Many toxins affect sodium channel function by altering the gating of these channels. The wasp venom β-pompilidotoxin (β-PMTX) is able to produce resurgent currents through a molecular mechanism involving the slowing of sodium channel inactivation (Grieco and Raman, 2004). Another toxin, the Cn2 β-scorpion peptide, shifts the activation of NaV1.2 and NaV1.6 towards more hyperpolarized potentials by trapping the DII S4 voltage sensor in the inactivated rather than the closed state. A β-scorpion toxin also has the capability of producing resurgent currents by trapping the voltage sensor of human NaV1.6 channels and VGSC in mouse Purkinje cells (Schiavon et al., 2006). The data from these two studies strongly suggest that an increased open probability of sodium channels is a key requirement for the generation of resurgent currents. Very recently it has been suggested that the transient, resurgent and persistent phases of the sodium current in cerebellar granule cells are all interlinked through the β4 subunit (Bant and Raman, 2010). These results highlight the critical role that toxins play in unravelling gating mechanisms of sodium channels.

Voltage-gated sodium channel function and disease association

The nine different VGSC α-subunits are differentially expressed (Table 1), and disruption of VGSC function can lead to a broad range of pathologies. The role of VGSCs in epilepsy and pain has been well established; however, there is increasing evidence of a role for VGSCs in other disorders including cancer, multiple sclerosis, muscle and immune disorders, autism, neurodegeneration and cardiovascular complications (Table 1). Human heritable disorders can now be mapped with relative ease. A number of disorders have been ascribed to mutations in genes encoding sodium channels and further genetic insights have been provided by analysis of targeted sodium channel mutations and gene deletion in mice (Table 1). The correlation between the clinical phenotype of patients with channel mutations and channel biophysical properties and observations in mouse models will be discussed later.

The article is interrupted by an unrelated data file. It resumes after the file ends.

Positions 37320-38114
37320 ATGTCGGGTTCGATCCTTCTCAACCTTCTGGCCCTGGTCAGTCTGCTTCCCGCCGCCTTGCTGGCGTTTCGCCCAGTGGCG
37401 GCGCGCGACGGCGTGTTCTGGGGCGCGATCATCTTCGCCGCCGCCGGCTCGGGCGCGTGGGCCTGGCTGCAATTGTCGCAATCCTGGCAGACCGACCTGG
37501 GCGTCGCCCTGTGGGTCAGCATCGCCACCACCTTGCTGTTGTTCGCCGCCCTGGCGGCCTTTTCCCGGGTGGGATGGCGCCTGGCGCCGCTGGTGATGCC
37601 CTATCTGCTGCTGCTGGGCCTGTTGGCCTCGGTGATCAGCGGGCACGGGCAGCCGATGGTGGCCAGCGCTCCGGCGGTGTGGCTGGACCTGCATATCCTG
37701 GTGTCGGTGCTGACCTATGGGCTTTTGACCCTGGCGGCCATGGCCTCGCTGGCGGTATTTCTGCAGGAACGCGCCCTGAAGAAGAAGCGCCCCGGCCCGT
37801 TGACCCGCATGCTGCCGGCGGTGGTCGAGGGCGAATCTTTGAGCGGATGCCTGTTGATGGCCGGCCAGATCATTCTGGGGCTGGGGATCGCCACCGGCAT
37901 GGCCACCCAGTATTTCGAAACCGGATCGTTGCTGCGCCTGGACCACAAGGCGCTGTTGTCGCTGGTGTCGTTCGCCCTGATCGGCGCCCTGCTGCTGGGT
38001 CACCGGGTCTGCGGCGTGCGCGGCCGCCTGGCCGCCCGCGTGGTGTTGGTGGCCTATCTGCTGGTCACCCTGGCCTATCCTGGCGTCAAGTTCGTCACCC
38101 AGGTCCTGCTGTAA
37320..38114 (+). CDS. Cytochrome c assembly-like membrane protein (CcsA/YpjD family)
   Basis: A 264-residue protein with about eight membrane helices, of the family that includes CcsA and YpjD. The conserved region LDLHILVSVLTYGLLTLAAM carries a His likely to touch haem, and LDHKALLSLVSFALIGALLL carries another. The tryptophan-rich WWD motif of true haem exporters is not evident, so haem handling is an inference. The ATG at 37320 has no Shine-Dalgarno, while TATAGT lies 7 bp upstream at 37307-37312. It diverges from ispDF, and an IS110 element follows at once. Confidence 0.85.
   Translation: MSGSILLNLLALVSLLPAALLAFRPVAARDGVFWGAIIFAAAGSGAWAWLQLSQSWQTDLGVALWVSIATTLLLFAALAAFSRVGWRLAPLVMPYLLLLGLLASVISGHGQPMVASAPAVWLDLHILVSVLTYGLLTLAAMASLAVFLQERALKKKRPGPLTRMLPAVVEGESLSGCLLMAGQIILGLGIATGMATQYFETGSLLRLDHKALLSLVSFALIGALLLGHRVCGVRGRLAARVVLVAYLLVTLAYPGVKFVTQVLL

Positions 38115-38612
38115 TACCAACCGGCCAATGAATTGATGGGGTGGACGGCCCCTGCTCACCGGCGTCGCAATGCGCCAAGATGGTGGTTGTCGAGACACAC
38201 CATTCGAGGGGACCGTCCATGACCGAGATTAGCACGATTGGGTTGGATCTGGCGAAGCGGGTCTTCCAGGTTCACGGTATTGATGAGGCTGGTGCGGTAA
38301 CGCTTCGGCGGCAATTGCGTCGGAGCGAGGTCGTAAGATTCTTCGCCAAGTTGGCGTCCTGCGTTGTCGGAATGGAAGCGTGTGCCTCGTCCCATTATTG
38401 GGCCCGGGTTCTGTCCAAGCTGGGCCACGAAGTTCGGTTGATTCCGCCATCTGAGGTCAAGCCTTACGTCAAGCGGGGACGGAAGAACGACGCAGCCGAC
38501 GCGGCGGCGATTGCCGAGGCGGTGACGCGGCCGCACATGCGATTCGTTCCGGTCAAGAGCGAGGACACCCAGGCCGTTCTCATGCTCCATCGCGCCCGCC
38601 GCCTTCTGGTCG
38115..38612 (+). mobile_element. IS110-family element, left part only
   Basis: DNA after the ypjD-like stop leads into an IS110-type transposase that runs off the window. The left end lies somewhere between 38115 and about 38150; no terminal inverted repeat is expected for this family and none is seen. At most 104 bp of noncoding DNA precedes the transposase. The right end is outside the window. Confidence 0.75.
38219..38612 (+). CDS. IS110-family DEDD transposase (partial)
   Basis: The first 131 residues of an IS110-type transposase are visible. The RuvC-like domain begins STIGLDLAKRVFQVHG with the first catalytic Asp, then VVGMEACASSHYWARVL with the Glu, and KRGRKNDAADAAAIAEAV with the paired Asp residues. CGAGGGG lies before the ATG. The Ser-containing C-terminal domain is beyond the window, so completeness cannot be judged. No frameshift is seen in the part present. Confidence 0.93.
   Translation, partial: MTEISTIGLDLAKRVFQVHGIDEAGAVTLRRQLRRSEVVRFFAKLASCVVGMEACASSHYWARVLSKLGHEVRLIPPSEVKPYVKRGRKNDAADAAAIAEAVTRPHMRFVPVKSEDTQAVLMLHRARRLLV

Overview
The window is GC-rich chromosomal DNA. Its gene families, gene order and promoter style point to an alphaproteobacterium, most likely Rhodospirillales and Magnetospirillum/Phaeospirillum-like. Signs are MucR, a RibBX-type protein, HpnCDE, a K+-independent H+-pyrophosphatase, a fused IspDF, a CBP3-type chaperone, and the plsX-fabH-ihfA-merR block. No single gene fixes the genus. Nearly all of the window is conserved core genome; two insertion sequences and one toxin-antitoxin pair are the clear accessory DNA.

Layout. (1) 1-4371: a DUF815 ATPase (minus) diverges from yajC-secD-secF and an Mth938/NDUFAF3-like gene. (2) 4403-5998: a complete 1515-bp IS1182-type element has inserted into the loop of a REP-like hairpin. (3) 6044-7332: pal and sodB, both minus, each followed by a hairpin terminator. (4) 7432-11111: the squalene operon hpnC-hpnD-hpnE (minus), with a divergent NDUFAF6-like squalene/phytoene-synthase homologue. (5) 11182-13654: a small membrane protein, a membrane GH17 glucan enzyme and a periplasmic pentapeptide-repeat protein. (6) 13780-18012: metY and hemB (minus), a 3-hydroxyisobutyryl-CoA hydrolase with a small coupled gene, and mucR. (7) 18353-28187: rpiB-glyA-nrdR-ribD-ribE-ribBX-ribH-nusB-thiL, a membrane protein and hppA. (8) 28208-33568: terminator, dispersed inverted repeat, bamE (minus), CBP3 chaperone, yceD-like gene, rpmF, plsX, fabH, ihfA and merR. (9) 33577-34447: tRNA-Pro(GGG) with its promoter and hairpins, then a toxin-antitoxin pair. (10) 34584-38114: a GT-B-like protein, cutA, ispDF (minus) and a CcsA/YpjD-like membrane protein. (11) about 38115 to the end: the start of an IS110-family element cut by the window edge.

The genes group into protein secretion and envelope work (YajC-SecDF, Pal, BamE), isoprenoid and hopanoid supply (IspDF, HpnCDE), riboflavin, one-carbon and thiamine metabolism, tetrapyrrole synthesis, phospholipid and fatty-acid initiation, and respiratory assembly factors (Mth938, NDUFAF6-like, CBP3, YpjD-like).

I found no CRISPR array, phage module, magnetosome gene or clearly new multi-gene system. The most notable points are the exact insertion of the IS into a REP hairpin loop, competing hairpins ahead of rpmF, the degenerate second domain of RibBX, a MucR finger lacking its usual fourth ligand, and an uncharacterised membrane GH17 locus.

View this table:
Table 1

Expression patterns in relation to known effects of human and mouse mutants of VGSCs

ChannelGeneMajor expressionChannel disease associationPhenotype of mouse mutants
Nav1.1SCN1ACNS (Westenbroek et al., 1989), PNS (Black et al., 1996)Epilepsy (Escayg et al., 2000), migraine (Dichgans et al., 2005), autism (Weiss et al., 2003)(−/−) Ataxia and death at P15 (Yu et al., 2006); (+/−) spontaneous seizures and sporadic deaths after P21 (Yu et al., 2006)
Nav1.2SCN2ACNS (Westenbroek et al., 1992), PNS (Black et al., 1996)Epilepsy (Sugawara et al., 2001; Heron et al., 2002; Liao et al., 2010) (GOF), autism (Weiss et al., 2003), episodic ataxia (GOF) (Liao et al., 2010)(−/−) Perinatal lethal (Planells-Cases et al., 2000)
Nav1.3SCN3ACNS (Whitaker et al., 2001; Hains et al., 2003), PNS (elevated following nerve injury) (Waxman et al., 1994b)Epilepsy (GOF) (Holland et al., 2008b)(−/−) and (−/− nociceptor specific) normal acute inflammatory and neuropathic pain (Nassar et al., 2006)
Nav1.4SCN4ASkeletal muscle (Haimovich et al., 1987)Hyperkalaemic periodic paralysis (GOF) (Ptacek et al., 1991); paramyotonia congenita (GOF); hypokalaemic periodic paralysis (altered gating pore current) (Sokolov et al., 2007)Unknown